Overall, Gulliver's observations about the Lilliputian writing system highlight the cultural differences between different societies and the importance of understanding and respecting these differences.

    👉 Q. How did Gulliver get to Brobdingnag?

    Answer: In Jonathan Swift's novel "Gulliver's Travels," Gulliver is on a sea voyage when his ship is hit by a violent storm. The ship is destroyed, and Gulliver is thrown overboard and left stranded in the ocean.

    After several days at sea, Gulliver washes up on the shore of a strange land, which he later discovers is the kingdom of Brobdingnag. He is discovered by a group of giants who are initially fascinated by his tiny size and take him in as a curiosity.

    Gulliver is eventually brought before the King and Queen of Brobdingnag, who are also giants, and who are impressed by his intelligence and knowledge. They treat him with kindness and respect, and Gulliver spends several years living among the Brobdingnagians, learning about their society and culture.

    Overall, Gulliver's arrival in Brobdingnag is the result of a chance accident, but it leads him on a journey of discovery and exploration that helps him to gain a new perspective on his own life and the world around him.

    👉 Q. What did the king of Brobdingnag think of England?

    Answer: In Jonathan Swift's novel "Gulliver's Travels," the King of Brobdingnag expresses a very negative opinion of England and Europe in general.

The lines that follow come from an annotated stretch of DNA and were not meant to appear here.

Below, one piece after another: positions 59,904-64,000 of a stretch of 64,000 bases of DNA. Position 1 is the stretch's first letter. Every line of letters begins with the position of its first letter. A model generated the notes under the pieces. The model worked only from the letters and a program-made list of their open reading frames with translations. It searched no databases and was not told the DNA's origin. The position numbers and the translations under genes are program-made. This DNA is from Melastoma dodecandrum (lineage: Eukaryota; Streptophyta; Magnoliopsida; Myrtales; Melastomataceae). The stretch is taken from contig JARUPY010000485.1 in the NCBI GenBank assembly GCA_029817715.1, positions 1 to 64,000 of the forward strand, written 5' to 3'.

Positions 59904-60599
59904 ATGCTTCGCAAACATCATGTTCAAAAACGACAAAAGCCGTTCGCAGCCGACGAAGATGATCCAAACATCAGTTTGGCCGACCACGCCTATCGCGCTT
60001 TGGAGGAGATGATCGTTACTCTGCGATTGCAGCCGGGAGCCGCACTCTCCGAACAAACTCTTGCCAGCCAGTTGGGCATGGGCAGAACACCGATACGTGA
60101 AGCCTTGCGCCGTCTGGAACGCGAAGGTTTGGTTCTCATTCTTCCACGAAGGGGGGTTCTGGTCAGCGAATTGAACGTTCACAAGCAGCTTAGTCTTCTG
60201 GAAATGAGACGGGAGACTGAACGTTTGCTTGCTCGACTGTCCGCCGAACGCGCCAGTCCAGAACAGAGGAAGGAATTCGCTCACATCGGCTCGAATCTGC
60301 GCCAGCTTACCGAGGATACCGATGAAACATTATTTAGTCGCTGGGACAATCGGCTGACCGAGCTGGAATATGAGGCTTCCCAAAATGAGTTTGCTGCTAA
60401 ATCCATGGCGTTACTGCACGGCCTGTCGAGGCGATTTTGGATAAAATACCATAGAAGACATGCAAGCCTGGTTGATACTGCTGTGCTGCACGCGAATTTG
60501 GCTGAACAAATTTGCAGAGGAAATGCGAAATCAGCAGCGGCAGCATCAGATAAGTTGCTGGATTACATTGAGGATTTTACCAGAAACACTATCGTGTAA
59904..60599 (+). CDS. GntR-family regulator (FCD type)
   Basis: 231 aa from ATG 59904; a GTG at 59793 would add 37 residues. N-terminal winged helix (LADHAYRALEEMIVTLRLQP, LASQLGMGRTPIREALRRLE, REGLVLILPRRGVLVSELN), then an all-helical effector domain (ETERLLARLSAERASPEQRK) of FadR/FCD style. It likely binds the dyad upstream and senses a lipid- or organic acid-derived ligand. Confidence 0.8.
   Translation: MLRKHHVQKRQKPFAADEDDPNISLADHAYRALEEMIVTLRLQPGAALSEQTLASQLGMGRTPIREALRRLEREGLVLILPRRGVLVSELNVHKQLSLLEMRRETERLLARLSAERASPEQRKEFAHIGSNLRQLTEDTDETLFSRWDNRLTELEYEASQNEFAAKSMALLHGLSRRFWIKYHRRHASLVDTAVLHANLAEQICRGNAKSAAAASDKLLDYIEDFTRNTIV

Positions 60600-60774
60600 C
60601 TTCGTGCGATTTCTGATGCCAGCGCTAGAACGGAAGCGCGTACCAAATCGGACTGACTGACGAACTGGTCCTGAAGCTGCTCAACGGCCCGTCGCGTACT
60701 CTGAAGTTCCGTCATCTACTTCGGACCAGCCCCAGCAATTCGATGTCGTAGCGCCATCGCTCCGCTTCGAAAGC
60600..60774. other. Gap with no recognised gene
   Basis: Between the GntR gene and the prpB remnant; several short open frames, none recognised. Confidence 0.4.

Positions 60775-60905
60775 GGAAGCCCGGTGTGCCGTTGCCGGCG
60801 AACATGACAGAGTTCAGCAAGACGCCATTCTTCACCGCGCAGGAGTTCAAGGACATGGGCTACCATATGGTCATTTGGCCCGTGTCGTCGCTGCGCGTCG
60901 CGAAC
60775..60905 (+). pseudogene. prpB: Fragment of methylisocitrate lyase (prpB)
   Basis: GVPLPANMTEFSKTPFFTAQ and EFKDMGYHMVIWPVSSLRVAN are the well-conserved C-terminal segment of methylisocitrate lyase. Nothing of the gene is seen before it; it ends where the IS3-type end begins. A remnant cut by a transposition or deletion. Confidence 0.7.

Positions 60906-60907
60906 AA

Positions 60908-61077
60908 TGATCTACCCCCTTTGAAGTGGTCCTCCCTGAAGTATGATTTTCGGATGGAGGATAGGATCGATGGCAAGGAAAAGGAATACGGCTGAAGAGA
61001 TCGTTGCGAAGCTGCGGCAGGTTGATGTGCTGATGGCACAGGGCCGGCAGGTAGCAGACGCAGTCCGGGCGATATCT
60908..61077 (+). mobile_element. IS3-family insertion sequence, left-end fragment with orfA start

When Gulliver first arrives in Brobdingnag, the King is initially fascinated by him and treats him kindly, but as he learns more about England and European society, his opinion becomes increasingly negative.

    The King is particularly critical of the political and social systems of England, which he sees as corrupt and unjust. He is appalled by the violence and cruelty of European wars and is shocked by the poverty and inequality that he sees in England.

    The King also finds the Europeans to be physically repulsive, commenting that they are "the most pernicious race of little odious vermin that nature ever suffered to crawl upon the surface of the earth." He contrasts this with the noble and virtuous character of the Brobdingnagians, who he sees as the superior race.

    Overall, the King's opinions about England and Europe reflect Swift's own criticisms of the political and social systems of his time, and his belief in the need for social and political reform.

    👉 Q. Who was Flimnap? What was the cause of his enmity against Gulliver?

    Answer: In Jonathan Swift's novel "Gulliver's Travels," Flimnap is a high-ranking official in the court of Lilliput and one of Gulliver's chief enemies.

    Flimnap is described as a cunning and ambitious courtier who is fiercely jealous of Gulliver's position and popularity. He is particularly resentful of the fact that Gulliver has been made a "Nardac," a high-ranking honor in Lilliput, and sees Gulliver as a threat to his own power and influence.

    Flimnap is also a key figure in the conspiracy against Gulliver that leads to his eventual downfall. He helps to frame Gulliver on false charges of treason and works to turn the people of Lilliput against him.

    Overall, Flimnap represents the corrupt and scheming courtiers who Swift believed were responsible for many of the problems in European society at the time. His enmity towards Gulliver is a reflection of the larger themes of political corruption and abuse of power that Swift explores throughout the novel.